If you have any information on the dog's whereabouts, you can contact the Southeast Omaha Police Precinct at 444-5792.

Update July 30, 2010 7:44pm - The following article is by Molli Graham, Action 3 News:
Stolen Dog Reunited with Owner

Tonight, a happy ending for a woman who was devastated when someone stole her dog. You see, she's in poor health and tells us she depends on her dog for help.
It's a tearful reunion between a woman and her dog. Chalco the pit bull was stolen from owner Michelle Farrow 1 month ago. "I was totally devastated, it was like someone took my life partner, my breath away," says Michelle Farrow. Chalco is not just a pet, but he's trained to help Farrow with medical problems.
The day he disappeared, a former friend took him outside then took off. Farrow believes he was then traded around showing up in multiple homes. Police and Humane Society workers show up to a house near 87th and Grand Friday afternoon and find the stolen dog inside. But so far investigators can't say how the dog ended up here. Nebraska Humane Society reunites the dog and owner.
Chalco's disappearance also got the attention of Action Three News. We brought you the story the day after he goes missing last month. Today, Farrow's pleas answered, her puppy home, unfortunately not in the best shape. "We did find that the dog was malnourished," says Mark Langan with the Nebraska Humane Society. Chalco, a few pounds lighter and with sores on his nose, seemingly happy to home. 
The Humane Society is investigating and could file animal cruelty charges, police also on the case regarding the theft of the dog.

Reported by Molli Graham,

Poodle attacked by two pit bulls in Irondequoit

By Christine Van Timmeren, WHEC

An Irondequoit man had to fight to save his dog's life this morning after two pit bulls attacked it while he was on a walk. Animal control and an ambulance were on the scene when our cameras got there. David Anderson, 50, was being treated for scratches on his knees while trying to break up the dog fight.
A neighbor who came over to help said he thinks the pit bulls accidently got outside and went after Anderson’s poodle. Anderson, with the help of his neighbors, was able to separate the dogs and get the pit bulls under control until the owners arrived.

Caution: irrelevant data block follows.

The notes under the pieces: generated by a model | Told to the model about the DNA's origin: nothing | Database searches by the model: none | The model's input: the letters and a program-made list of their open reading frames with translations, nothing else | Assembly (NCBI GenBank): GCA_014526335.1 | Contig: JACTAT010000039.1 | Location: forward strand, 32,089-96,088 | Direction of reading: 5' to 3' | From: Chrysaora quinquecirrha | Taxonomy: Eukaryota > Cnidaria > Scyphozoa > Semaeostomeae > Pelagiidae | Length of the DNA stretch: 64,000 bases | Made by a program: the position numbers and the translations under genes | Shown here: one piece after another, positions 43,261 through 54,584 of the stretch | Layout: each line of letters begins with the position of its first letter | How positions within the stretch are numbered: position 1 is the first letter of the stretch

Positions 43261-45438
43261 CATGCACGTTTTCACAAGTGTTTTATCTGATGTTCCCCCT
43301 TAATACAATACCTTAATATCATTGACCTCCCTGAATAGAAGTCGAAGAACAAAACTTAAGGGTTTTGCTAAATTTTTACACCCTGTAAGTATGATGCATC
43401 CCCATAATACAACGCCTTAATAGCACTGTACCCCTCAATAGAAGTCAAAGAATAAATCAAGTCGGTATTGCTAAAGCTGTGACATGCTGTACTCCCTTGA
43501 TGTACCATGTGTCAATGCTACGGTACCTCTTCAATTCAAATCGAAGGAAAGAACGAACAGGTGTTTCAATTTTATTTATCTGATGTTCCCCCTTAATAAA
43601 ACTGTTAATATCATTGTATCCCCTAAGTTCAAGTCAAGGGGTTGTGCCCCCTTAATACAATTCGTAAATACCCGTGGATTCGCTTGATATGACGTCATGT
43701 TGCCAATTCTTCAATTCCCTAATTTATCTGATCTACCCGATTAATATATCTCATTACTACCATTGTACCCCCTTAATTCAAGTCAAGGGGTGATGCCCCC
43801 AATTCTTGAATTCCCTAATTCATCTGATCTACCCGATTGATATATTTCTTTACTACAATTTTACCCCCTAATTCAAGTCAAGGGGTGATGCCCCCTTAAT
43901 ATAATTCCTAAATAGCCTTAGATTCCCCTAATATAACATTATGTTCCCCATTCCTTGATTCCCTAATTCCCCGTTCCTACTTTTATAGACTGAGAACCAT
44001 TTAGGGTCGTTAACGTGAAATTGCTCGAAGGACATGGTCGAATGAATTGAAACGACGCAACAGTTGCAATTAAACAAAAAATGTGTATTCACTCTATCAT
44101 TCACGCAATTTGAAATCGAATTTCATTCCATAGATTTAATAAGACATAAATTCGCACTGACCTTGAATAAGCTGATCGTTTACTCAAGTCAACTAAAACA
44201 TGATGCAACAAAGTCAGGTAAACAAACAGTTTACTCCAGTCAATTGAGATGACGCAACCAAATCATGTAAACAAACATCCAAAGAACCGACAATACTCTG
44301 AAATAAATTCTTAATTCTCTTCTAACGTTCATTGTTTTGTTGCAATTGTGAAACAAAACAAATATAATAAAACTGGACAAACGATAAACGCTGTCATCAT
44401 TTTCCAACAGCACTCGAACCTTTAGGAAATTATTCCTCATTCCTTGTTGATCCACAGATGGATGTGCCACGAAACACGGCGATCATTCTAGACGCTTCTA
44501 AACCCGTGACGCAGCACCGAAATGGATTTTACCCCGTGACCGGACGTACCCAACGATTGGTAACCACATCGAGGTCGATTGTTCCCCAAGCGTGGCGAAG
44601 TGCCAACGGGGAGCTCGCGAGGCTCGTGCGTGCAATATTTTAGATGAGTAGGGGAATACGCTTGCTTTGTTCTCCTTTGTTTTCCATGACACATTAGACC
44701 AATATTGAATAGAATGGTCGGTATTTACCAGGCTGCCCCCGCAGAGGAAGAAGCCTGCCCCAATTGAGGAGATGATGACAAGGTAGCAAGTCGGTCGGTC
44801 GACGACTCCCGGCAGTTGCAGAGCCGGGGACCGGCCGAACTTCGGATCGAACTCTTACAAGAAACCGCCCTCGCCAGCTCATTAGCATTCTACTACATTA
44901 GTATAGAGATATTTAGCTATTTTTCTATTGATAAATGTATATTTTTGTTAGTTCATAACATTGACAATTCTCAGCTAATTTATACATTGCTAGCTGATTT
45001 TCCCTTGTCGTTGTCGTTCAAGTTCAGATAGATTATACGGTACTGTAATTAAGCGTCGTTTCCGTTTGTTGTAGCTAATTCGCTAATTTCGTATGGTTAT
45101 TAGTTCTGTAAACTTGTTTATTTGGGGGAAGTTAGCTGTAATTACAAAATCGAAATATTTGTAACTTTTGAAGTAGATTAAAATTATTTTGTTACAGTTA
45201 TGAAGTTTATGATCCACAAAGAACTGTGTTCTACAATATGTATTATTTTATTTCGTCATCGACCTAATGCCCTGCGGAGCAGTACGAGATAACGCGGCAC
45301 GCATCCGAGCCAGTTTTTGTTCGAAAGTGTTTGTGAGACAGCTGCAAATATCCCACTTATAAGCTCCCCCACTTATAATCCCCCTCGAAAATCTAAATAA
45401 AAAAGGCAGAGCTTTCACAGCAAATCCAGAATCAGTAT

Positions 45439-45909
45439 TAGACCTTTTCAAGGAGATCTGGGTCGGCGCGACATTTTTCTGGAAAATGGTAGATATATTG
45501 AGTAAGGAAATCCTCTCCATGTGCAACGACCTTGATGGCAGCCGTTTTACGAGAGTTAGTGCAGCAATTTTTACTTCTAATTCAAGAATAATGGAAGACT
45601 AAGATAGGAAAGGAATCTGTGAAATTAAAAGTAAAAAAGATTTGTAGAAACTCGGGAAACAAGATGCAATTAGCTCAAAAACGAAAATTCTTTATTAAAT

Neighbor Nelson Huertas said, “She came out, she was frantic. She didn't know where her dogs were. We were holding onto them. She was like ‘Oh my god, I’m so sorry.’ She said her father just left the door open.”
Anderson said, “They just got loose. It was a freak accident, unfortunately I was involved with it.” He said his dog had to be taken to the vet with non-life threatening injuries.
At this time, we are unsure whether the dogs were taken away or if their owners received a ticket.

Crews free puppy from Titusville storm drain

By J.D. Gallop, Florida Today

A six-week-old pit bull puppy was safely pulled from a shallow storm drain by Titusville rescue crews this morning.
After more than 30 minutes, a Brevard County Animal Services agent was able to coax the puppy toward her and pulled it out of the drain.
“It went fine. (The puppy) just came to her,” said Scott Gaenicke, spokesman for the Titusville Fire Department. The incident happened at the intersection of Short and Gilbert streets.
The puppy was wrapped in a towel and then taken to the North Animal Care Center, officials said.
The incident unfolded as a Brevard County Animal Services agent reported the puppy’s predicament at 7:41 a.m. today in the area of Gilbert and Short streets and requested assistance to help get into the storm drainage system to remove the animal.
“It was awesome,” said Lt. Doug Chamberlin, describing the feeling he and other firefighters had as the canine was retrieved safely.